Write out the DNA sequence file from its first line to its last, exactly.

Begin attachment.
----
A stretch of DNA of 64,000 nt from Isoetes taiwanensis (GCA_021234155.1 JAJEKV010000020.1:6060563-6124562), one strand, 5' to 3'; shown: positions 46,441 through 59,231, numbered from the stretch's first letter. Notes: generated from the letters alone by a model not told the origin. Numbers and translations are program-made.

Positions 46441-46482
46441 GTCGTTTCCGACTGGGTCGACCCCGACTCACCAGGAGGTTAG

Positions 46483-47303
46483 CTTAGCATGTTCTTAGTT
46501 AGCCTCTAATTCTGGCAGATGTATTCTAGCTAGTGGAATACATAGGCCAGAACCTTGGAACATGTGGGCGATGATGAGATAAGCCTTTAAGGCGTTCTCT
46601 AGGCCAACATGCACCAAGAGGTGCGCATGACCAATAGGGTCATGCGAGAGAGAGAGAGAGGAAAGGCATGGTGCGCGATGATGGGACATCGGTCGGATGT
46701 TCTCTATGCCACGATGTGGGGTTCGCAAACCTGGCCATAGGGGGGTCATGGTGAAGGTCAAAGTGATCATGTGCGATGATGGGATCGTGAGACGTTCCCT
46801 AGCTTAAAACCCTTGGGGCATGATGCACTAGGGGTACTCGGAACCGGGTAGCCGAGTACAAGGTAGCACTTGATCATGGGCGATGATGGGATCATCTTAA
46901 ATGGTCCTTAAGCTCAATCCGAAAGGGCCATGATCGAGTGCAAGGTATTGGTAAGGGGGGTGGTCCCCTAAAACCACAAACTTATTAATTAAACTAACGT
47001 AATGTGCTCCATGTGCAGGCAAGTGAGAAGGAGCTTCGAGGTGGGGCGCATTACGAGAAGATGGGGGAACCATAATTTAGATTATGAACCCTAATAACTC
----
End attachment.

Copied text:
A stretch of DNA of 64,000 nt from Isoetes taiwanensis (GCA_021234155.1 JAJEKV010000020.1:6060563-6124562), one strand, 5' to 3'; shown: positions 46,441 through 59,231, numbered from the stretch's first letter. Notes: generated from the letters alone by a model not told the origin. Numbers and translations are program-made.

Positions 46441-46482
46441 GTCGTTTCCGACTGGGTCGACCCCGACTCACCAGGAGGTTAG

Positions 46483-47303
46483 CTTAGCATGTTCTTAGTT
46501 AGCCTCTAATTCTGGCAGATGTATTCTAGCTAGTGGAATACATAGGCCAGAACCTTGGAACATGTGGGCGATGATGAGATAAGCCTTTAAGGCGTTCTCT
46601 AGGCCAACATGCACCAAGAGGTGCGCATGACCAATAGGGTCATGCGAGAGAGAGAGAGAGGAAAGGCATGGTGCGCGATGATGGGACATCGGTCGGATGT
46701 TCTCTATGCCACGATGTGGGGTTCGCAAACCTGGCCATAGGGGGGTCATGGTGAAGGTCAAAGTGATCATGTGCGATGATGGGATCGTGAGACGTTCCCT
46801 AGCTTAAAACCCTTGGGGCATGATGCACTAGGGGTACTCGGAACCGGGTAGCCGAGTACAAGGTAGCACTTGATCATGGGCGATGATGGGATCATCTTAA
46901 ATGGTCCTTAAGCTCAATCCGAAAGGGCCATGATCGAGTGCAAGGTATTGGTAAGGGGGGTGGTCCCCTAAAACCACAAACTTATTAATTAAACTAACGT
47001 AATGTGCTCCATGTGCAGGCAAGTGAGAAGGAGCTTCGAGGTGGGGCGCATTACGAGAAGATGGGGGAACCATAATTTAGATTATGAACCCTAATAACTC